In the past two years alone, the government has infused close to Rs 2 trillion to keep the ailing PSBs afloat. For the record, since fiscal year 2016 when the Reserve Bank of India introduced the so-called asset quality review (AQR) to clean up banks’ balance sheets, the PSBs have made net losses of Rs 1.78 trillion. In the five years of the NDA rule, between financial year 2015 and 2019, the PSBs made losses in three years, and the profits made in two years is less than Rs 35,000 crore.

 

The reason for the huge losses is over Rs 9.2 trillion provisions that these banks needed to do in these five years to take care of their bad loans. The gross bad loans of the PSBs that were Rs 2.62 trillion in 2015, jumped to Rs 5.16 trillion the very next year following the AQR, and Rs 8.96 trillion in 2018, before sliding to Rs 7.68 trillion in 2019. Two PSBs now have at least one-fourth of their loan assets stinking; for one of them, bad loans are at least 20 per cent of the loan book; and for nine, at least 15 per cent. The growth in interest income is muted as many of these banks are not able to give fresh loans. While net losses have zoomed in the past five years because of bloated provision requirement, their net interest income has risen progressively from Rs 1.81 trillion in 2015 to Rs 2.3 trillion in 2019.

 

Should the government continue to own all these banks? Is consolidation the panacea? Former finance minister Arun Jaitley had committed to privatising the sick IDBI Bank and this has been done. The government is no longer the majority owner of this bank. Life Insurance Corporation of India has stepped in as the new owner. Is this privatisation? The consolidation drive started with merging the associate banks with the nation’s largest lender, the State Bank of India. While that was a sort of family affair, the merger of two PSBs with Bank of Baroda demonstrates the seriousness of the government’s intent. Will this solve the problem? Do we need so many PSBs? Can all of them be merged into different groups to form large banks?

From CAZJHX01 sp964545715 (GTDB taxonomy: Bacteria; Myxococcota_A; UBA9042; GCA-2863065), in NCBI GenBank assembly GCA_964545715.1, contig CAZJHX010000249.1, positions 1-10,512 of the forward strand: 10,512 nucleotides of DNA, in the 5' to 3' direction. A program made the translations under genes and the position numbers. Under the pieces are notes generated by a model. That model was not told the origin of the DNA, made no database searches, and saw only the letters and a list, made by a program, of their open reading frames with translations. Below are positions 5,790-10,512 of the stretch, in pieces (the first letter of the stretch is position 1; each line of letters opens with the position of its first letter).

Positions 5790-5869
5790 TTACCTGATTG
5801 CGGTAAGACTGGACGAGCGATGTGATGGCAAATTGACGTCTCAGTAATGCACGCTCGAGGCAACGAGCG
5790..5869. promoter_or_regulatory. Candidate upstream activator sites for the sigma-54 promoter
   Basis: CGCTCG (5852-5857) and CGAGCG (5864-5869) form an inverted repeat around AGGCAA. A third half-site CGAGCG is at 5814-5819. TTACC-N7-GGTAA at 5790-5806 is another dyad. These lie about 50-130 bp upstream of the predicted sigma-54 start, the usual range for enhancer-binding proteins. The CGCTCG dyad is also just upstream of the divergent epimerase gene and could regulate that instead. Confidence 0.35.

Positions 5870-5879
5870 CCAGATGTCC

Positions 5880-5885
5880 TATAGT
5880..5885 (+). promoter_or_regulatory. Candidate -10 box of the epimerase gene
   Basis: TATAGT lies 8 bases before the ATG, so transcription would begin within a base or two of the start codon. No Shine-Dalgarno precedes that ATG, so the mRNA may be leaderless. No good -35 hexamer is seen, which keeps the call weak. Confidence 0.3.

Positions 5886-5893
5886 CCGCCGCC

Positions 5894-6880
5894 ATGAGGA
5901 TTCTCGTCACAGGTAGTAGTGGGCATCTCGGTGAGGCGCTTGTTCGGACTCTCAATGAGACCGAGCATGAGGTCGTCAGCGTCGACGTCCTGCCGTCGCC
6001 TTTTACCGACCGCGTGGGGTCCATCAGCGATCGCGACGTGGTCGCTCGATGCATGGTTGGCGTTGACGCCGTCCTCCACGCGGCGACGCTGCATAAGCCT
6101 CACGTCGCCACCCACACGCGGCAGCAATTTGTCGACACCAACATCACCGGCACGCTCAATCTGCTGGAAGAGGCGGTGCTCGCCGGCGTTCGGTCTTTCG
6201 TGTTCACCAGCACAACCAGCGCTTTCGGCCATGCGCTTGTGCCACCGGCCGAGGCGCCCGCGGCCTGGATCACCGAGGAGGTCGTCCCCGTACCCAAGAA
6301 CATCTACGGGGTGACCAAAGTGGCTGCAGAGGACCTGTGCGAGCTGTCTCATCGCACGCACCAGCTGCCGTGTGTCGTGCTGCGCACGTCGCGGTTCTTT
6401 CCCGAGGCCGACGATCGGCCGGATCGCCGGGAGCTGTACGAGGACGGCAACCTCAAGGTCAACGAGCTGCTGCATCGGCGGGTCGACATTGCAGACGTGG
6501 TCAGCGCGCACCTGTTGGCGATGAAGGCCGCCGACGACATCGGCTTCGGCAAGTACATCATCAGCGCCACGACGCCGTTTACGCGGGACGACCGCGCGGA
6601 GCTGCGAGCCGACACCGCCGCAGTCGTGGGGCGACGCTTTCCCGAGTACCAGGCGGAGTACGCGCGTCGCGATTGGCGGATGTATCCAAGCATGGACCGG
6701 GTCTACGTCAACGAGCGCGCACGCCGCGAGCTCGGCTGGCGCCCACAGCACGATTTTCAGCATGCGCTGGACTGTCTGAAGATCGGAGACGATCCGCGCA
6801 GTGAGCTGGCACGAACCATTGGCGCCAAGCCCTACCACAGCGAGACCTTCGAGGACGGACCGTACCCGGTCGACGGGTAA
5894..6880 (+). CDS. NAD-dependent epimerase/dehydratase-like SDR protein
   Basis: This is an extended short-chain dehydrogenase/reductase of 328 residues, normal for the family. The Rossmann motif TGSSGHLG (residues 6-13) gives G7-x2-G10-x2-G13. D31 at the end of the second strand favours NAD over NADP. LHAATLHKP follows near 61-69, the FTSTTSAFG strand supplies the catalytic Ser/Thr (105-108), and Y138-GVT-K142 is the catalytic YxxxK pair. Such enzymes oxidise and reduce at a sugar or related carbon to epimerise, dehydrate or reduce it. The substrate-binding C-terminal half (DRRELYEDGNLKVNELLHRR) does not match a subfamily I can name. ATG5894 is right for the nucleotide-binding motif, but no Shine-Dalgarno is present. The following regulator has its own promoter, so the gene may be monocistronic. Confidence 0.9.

A panel has recommended creation of a holding company for all PSBs by transferring the government’s stake to it to run them efficiently and create value. Recent media reports suggest that this proposal has been revived. This may not work as it’s difficult for the government to give up its control. The best solution is amending the Banking Act that says the government must hold at least 51 per cent of the paid-up capital in such banks and privatise a few of them.

 

Some of the weak banks have rotten balance sheets but they are great liability franchises. That's a perfect match for some of the troubled non-banking finance companies (NBFCs) that have been suffering from acute liquidity problem, which is threatening to affect their solvency. Why not auction some of the weak banks to the highest bidders? Of course, the prospective buyers must meet the so-called fit and proper criterion for owning and running a bank.

 

The government can make money selling even weak banks as the distressed NBFCs need robust liability-raising network and the money generated can be pumped into the not-so-weak banks to nurse them back to health. Done this way, the PSB recapitalisation will not have any impact on the fiscal deficit.

 

This is a bold idea but for a government that embraced demonetisation, it could be a cakewalk.